Da Vinci’s Recipe for Creativity

By Cristina Esguerra - Wednesday, December 5, 2018
Da Vinci’s Recipe for Creativity

Leonardo was certainly forward-thinking. He based knowledge on experiments before Newton and Galileo’s scientific revolution, he invented a technic to dissect eyes, and thought of diving-suits centuries before they could be made. His foresight came from mixing fantasy and reality.

Image: Lady with Ermine (1489-1490), Leonardo Da Vinci

 

Leonardo was certainly forward-thinking. He based knowledge on experiments before Newton and Galileo’s scientific revolution, he invented a technic to dissect eyes, and thought of diving-suits centuries before they could be made. His foresight came from mixing fantasy and reality.

In 1482 Leonardo started working as a pageant producer at the court of Ludovico Sforza in Milan. His job was to stage fantasies. He created the “worlds” where plays, parades and other public spectacles took place. His aim was to entertain the crowd and immerse spectators in the universes he built.  

 

Anatomical drawings, Leonardo Da Vinci

 

The task of constructing fictions had an enormous impact on da Vinci’s thinking.

As pageant producer Leonardo was in charge of special effects. He had to design movable stage settings, arrange the lighting (centuries before electricity), and figure out a way to make angels and fairies fly. His fantastic inventions for the theater inspired his work as an engineer. According to renown writer Walter Isaacson in Leonardo da Vinci, Leonardo probably came up with the idea of building human-wings after having actors fly on stage. His helicopter -says Isaacson- was most likely thought for the stage.

 

Lady with Ermine (1489-1490), Leonardo Da Vinci

 

While conducting his research on anatomy Leonardo drew a map of the human brain that gives insight into his thinking process, and provides clues to better understand his powerful creativity. To da Vinci men and women’s talent for imagination is found in a ventricle where it closely interacts with their capacity for rational thinking. Combining them wasn’t a contradiction but an empowerment of both faculties.  

Blurring the line between reason and imagination fit Leonardo’s worldview. He understood space as a continuum and saw the universe as the sum of interlinked phenomena.

He allowed his mind to mix these two faculties freely. To him it was like blending his knowledge of optics, anatomy, human emotions, lighting, shading, color, and perspective to paint a masterpiece. Seeing the word and our mind as a puzzle that could be put together, and acting accordingly, propelled him to become one of history’s most creative inventors, and arguably its greatest artist.

 

Leonardo Da Vinci, Helicopter

 

To Leonardo painting demands the use of reason and imagination. This makes it supreme among the arts. A good painter must learn to observe nature and get to know its laws. He or she should become versed in the science of optics and the mathematics of perspective, and train the mind to see a world in a blank canvas.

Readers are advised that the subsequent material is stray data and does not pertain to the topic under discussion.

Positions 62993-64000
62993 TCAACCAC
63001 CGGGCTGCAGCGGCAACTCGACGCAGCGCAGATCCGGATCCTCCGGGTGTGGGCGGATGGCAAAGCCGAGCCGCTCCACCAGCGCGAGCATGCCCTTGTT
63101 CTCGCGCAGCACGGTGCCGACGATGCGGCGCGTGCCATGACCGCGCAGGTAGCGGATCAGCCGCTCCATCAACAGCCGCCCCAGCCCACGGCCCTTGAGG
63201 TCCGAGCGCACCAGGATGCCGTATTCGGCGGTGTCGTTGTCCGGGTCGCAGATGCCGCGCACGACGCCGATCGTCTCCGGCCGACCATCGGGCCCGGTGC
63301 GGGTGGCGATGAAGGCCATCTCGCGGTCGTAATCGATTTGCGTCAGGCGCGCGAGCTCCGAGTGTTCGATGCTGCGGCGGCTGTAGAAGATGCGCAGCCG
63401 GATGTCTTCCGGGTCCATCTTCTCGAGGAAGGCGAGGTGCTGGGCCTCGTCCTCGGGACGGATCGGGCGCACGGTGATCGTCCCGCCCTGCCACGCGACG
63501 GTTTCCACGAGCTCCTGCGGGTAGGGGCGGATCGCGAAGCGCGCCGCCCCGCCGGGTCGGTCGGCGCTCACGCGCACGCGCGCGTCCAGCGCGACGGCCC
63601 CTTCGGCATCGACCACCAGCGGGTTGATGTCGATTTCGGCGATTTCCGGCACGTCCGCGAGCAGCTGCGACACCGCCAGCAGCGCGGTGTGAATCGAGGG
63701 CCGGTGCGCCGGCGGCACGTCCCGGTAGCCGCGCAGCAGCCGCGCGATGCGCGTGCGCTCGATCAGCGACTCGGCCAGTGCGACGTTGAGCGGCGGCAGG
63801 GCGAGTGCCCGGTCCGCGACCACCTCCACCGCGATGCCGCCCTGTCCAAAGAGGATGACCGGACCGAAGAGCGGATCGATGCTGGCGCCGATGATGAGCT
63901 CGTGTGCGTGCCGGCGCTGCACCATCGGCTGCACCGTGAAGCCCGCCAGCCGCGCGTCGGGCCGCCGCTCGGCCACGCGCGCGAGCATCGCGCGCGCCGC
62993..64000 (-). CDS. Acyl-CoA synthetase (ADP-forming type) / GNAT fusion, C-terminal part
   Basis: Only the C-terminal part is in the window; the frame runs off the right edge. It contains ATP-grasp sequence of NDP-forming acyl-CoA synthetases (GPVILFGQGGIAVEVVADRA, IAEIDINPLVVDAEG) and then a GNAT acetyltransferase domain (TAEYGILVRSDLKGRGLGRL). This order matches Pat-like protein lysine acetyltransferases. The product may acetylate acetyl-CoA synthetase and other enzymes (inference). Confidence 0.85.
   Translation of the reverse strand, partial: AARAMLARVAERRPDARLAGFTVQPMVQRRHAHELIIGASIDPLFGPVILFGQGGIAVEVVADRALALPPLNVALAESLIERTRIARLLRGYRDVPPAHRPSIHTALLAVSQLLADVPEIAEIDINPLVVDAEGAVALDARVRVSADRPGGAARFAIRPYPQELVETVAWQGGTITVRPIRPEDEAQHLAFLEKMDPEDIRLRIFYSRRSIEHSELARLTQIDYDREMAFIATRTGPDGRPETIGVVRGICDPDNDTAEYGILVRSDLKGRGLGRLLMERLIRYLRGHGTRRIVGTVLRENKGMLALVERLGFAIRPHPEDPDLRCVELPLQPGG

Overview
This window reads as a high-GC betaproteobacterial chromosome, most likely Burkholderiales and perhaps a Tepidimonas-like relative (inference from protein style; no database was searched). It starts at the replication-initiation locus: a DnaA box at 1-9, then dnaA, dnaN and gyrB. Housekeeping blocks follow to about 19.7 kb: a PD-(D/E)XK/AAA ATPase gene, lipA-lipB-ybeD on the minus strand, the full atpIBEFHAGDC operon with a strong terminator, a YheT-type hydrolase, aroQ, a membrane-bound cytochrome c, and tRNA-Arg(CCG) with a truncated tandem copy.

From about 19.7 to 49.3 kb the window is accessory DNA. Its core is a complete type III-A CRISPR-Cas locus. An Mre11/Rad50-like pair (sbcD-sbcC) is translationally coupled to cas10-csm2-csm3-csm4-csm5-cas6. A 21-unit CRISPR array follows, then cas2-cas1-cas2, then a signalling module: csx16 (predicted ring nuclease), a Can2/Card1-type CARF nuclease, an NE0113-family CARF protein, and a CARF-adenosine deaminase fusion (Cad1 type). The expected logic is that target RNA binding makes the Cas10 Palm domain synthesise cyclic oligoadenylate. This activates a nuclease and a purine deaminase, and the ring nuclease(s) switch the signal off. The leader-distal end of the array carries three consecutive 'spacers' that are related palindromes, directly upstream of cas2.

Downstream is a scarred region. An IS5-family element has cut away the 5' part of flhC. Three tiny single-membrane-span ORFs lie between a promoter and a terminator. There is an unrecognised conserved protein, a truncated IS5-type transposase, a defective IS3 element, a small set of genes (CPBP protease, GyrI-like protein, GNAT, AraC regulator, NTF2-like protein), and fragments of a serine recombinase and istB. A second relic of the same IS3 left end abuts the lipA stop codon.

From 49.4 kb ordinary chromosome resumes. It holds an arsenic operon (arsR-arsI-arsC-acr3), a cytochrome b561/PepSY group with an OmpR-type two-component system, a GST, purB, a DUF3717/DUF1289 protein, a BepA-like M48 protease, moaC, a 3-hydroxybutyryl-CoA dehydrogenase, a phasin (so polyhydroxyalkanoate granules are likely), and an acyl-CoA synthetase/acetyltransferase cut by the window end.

Instead of omitting a wall’s stains and dents, the Italian used them to trigger his imagination. “It should not be hard for you to look at the stains on walls, or the ashes of a fire, or the clouds or mud, and if you consider them well you will find marvelous new ideas, because the mind is stimulated to new inventions by obscure things,” wrote Leonardo in his advice to young artists.

Da Vinci was a skilled observer of nature. He watched it, studied it, and conducted a thousand experiments, if necessary, to understand a phenomenon and accurately paint it.

 

Leonardo da Vinci, Study of wings

 

But it was his effervescent creativity that turned him into a man who went beyond the imitation of nature. He thought of objects it hadn’t created. Researching bird’s wings he designed ones for humans; mixing the hands of one man with the face of another he recreated an expression he’d never seen: Christ telling his Apostles one of them would betray him; and by drawing as if he were creating a musical scale -placing the figures on the canvas as a composer would choose a melody’s notes-, he froze motion.  

Leonardo is often referred to as a super-human. The writings and the masterpieces he left behind give weight to this description. But they also reveal he wasn’t solely a virtuoso. He empowered his mind, searched to satisfy his insatiable curiosity, and studied and worked like a colossal. That’s how he created some of the world’s greatest paintings:  the Mona Lisa (1503), The Last Supper (1495-1498), Salvator Mundi (1500), St. John the Baptist (1523-1516), Lady with Ermine (1489-1490)… 

 

 

 

 

Cristina Esguerra is a philosopher and a journalist. She has an M.A in Philosophy from the Freie Universität and an M.A in Arts and Culture from Columbia Journalism School. She’s currently working as a freelance journalist in Berlin, writing mainly for Deutsche Welle and various arts and culture publications.

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